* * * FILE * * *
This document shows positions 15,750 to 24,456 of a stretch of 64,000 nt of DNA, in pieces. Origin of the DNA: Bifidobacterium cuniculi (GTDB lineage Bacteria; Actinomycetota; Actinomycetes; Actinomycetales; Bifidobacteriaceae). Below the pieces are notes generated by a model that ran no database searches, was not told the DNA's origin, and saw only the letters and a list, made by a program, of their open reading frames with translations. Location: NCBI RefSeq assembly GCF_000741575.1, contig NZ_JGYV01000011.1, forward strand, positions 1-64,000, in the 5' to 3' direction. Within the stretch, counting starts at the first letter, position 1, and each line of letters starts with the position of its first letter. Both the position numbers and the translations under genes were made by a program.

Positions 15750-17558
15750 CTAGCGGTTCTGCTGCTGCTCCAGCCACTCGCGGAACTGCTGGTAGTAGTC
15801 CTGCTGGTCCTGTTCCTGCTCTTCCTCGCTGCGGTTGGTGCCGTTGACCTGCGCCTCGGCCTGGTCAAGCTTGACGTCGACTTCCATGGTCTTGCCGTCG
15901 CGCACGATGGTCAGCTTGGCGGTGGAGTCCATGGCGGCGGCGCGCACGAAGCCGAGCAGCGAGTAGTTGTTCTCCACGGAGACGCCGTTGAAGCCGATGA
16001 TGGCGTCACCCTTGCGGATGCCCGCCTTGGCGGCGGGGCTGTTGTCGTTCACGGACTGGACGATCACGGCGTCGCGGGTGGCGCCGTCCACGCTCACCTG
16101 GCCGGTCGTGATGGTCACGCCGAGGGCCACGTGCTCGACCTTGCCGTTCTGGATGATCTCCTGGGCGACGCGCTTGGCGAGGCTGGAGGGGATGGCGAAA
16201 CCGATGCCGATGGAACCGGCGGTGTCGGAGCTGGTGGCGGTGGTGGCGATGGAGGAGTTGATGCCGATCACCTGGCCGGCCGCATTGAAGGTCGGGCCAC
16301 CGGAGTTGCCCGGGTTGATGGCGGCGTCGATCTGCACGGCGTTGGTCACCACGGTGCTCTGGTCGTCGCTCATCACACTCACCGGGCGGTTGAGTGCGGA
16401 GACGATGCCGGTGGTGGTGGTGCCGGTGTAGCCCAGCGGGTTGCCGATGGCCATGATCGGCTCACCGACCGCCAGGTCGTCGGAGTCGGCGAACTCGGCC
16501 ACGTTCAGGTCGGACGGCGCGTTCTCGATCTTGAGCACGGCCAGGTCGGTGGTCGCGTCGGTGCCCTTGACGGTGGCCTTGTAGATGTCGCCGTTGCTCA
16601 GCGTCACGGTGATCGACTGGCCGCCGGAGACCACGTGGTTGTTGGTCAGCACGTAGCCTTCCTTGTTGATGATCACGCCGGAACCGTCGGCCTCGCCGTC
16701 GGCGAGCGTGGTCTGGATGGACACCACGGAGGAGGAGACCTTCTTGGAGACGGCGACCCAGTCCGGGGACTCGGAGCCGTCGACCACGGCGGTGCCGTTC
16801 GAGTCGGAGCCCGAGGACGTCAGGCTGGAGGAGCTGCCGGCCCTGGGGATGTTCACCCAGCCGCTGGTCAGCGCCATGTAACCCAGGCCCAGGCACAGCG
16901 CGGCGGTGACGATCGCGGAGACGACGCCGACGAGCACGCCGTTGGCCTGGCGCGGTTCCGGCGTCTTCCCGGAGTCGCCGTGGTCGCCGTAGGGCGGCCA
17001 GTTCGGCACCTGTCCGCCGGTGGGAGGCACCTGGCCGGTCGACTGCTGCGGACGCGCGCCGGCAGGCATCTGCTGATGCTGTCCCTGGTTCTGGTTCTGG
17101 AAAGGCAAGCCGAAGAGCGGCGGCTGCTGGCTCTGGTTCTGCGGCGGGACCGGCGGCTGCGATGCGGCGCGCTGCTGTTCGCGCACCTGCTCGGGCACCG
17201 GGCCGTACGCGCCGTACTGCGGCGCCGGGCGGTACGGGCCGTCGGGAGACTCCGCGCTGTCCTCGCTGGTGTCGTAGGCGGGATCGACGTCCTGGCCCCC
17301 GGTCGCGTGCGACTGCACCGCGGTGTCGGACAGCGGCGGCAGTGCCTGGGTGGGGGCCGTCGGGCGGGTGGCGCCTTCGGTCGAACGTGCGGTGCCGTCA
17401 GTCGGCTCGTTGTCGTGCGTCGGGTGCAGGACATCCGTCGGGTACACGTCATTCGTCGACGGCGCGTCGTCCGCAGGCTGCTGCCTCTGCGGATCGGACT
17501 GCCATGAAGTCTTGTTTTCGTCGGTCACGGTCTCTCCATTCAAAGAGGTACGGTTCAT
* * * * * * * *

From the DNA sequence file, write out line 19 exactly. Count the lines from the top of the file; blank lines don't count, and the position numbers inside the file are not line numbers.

17301 GGTCGCGTGCGACTGCACCGCGGTGTCGGACAGCGGCGGCAGTGCCTGGGTGGGGGCCGTCGGGCGGGTGGCGCCTTCGGTCGAACGTGCGGTGCCGTCA